The truth is -- for me, I don't believe I have tight calf muscles at all. My calf muscles seem pretty strong and flexible. I think what I have is an overly stretched out plantar fascia in both feet -- which (here comes the second half of my theory) I believe is why Birkenstocks feel so super good -- they really hold up my arch in the wake of that completely stretched out fascia so that each time my very flexible foot takes a step forward, the fascia isn't stretching out again, over and over. The Birk arch support seems to hold it in normal position. It is just a theory of course -- but I HAVE made great improvement with Birks so I'm pretty convinced that might be the answer for my case.

Nancy, so the long and short of it is -- I don't exercise my feet, I don't do 'toe-grasping' exercises or foot strengthening exercises, I don't stretch and I don't try to solve my own particular problem with strengthening the muscles in my feet -- because I don't think the muscles in my feet are going to do much for that poor irritated overly-stretched fascia. When I DO do any of those things -- I suffer big time the next day or two. Which means for me -- it's silly to continue.

By the way, I bought an outdoor bicycle a couple of weeks ago. I can only walk about 2 or 2.5 miles at a time, which is wonderful of course but it's not all that much. Lately, I am putting a lot more emphasis on biking than on walking -- and my feet feel even better. I spent about 5 to 6 hours on my feet today, on and off, walking and standing, and never even had to ice them down. No pain, just an itsy twinge of discomfort at day's end.

In total, what works for me is constantly wearing Birks, bromelain, no stretching, probably about an hour of aerobic exercise almost every day, and some of the low-carb dietary changes we talked about previously. I used to ice maybe twice a day, but I now only do it when I feel the need.

Nancy, if I were you -- I would pursue anything that makes you feel better. If that's not stretching, fine. If that's taping, fine. If that's bromelain or vitamin C or Mephistos or Birks, fine. My own personal approach (and I already know that not a lot of people here subscribe to it) is that the most critical step in resolving PF is to identify at least one strategy (probably shoes first) that alleviates the pain enough for you to concentrate on trying other remedies and treatments. If you're still having luck with Birks, I would be careful with the stretching. Maybe try 2 or 3 weeks without major foot exercises and just with shoes, rest, bromelain -- and then re-evaluate. I genuinely believe (from reading this board so much) that most people don't give treatments enough time. I gave glucosamine 7 stinking months before I finally bailed because it wasn't enough relief. The low carb diet (now about a year old for me) is STILL something I am having to mess around with and adjust regularly and then evaluate.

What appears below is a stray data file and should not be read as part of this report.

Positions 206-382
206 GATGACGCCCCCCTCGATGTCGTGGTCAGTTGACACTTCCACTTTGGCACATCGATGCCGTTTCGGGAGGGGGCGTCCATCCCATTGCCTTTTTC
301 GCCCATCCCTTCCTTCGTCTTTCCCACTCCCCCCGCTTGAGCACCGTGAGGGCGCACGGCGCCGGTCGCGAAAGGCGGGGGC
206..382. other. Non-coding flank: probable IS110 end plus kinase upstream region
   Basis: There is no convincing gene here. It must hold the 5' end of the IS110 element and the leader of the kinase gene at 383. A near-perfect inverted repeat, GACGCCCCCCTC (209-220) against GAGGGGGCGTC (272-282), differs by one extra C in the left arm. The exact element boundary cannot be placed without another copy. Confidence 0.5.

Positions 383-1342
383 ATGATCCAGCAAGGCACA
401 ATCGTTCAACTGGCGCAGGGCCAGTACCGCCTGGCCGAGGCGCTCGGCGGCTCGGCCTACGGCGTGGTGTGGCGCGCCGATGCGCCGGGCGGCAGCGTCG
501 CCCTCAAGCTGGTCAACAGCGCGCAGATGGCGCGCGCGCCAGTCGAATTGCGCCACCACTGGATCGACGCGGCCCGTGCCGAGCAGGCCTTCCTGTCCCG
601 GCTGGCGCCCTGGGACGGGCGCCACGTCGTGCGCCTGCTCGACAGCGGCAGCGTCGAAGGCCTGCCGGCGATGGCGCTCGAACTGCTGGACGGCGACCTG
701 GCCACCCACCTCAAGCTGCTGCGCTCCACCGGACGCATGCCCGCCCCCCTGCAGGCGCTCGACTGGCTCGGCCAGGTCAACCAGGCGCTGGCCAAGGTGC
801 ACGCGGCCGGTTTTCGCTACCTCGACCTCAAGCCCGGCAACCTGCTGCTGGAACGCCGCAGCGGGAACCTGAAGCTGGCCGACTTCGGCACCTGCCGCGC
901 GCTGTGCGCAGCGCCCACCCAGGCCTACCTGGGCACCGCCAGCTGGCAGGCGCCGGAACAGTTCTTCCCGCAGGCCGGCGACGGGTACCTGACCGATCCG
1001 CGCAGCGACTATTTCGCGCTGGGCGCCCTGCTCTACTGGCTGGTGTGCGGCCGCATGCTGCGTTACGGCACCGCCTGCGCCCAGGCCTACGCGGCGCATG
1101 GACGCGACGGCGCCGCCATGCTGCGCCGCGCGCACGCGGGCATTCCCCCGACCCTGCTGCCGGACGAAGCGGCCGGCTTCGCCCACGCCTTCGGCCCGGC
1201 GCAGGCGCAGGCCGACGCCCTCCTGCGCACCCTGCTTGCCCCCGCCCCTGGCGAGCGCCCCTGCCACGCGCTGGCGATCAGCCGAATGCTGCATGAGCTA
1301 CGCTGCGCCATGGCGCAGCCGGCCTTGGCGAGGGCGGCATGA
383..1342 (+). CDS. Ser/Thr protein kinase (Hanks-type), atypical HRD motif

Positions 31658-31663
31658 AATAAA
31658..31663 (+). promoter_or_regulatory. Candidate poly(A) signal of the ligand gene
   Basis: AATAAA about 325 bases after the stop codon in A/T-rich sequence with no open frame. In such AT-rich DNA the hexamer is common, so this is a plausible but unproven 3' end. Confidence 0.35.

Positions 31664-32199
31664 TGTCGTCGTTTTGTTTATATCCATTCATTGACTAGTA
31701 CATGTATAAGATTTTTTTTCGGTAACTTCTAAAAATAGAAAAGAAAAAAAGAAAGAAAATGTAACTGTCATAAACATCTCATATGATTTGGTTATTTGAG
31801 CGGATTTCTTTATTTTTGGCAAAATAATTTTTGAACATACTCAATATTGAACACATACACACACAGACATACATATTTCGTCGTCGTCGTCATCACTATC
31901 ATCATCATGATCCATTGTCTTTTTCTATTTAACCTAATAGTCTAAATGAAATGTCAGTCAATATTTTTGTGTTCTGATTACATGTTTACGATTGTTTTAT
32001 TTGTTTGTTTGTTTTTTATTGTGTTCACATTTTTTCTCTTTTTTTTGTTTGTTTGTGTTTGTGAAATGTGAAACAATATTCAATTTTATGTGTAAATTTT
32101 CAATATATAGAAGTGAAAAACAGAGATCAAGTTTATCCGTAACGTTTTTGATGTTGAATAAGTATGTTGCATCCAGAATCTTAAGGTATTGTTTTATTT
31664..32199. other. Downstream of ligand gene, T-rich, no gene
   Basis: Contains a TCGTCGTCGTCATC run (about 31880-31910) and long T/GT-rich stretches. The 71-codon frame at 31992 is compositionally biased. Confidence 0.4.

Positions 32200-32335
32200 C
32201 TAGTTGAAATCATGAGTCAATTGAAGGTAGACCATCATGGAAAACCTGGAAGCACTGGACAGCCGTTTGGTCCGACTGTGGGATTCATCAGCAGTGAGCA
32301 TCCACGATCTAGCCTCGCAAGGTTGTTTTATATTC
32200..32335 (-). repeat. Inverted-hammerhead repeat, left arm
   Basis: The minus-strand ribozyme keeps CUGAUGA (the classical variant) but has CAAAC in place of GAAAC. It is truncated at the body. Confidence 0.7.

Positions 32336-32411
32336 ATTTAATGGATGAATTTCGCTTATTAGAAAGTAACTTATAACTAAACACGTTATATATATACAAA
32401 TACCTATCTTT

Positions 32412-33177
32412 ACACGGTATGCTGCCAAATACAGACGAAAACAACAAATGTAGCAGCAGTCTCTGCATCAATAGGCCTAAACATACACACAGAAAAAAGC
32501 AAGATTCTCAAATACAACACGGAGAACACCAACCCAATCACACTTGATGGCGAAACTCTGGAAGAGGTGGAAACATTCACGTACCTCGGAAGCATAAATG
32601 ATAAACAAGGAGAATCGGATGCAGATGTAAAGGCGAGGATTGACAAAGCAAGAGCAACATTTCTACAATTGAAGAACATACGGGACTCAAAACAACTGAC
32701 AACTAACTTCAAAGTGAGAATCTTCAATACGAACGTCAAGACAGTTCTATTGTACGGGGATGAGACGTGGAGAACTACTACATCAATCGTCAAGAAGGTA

Sorry for the length and run-on -- but I do (strongly) believe that there is NOT one cause and NOT one cure and that not everyone benefits from the same remedies. Hardly anyone on this board has gotten better doing the combination of things I have done -- and yet, I was once one of the really hard-core cases and today, not quite 2 years later, I am so vastly improved that it never stops amazing me. Nancy -- hang in there, trust your own instinct and experiment based on it -- I know it will guide you to the right combination for your own feet. And please -- let us all know how you are progressing. Good to have you back on this board.


Re: To Robin

Nancy S. on 3/30/00 at 00:00 (018065)

Thank you, Robin, and I'm very glad to hear the biking is working out for you and your feet are even better. (I'm a real klutz on a bike -- guess I'll stick to swimming.)
Very interesting that you've gotten so much better without stretching -- but your theories about your own case make sense to me. My legs were in good working shape before the PF hit, but I do know my calves are now tight from the diminishing ability to work last year and then the resting I've been doing the last few months. The calf stretches have helped me, but once again I think this week I've been trying to hurry everything along and overdoing it. Alan suggested stretching them for only a few seconds at a time, and I did that today and think that's a better way for me. Otherwise, the wisest course seems to be just as you said: what feels right for my individual feet. If it hurts, I'm not going to do it. Today I think this means doing the shorter version of calf stretches, swimming (does swimming strengthen the foot, I wonder?), and continuing to use my barn work as foot exercise -- resting when needed. All the information on this board is so great, and provides so many ideas and methods for people to try -- and what it comes down to, as you say, is to follow your own instincts and find what works for you as an individual and stick to it. You are an excellent example of that perseverance. I guess I'm just now learning another level of 'listen to your feet.'
Yes, Birks are still by far the best for me. On the few days when I wear orthotics in other decent shoes, I have some pain at the end. Then, what a relief to get out of those things and into the Birks. The orthotics were about one-quarter relief when I first got them; the Birks were at least double that.
Just took my first bromelain! I'll keep you posted, and thanks again, Robin --Nancy

Re: To Robin

john h on 3/31/00 at 00:00 (018079)

robin: a well thought out and written post. i would not disagree with anything you wrote. in fact, i cannot add anything to it!!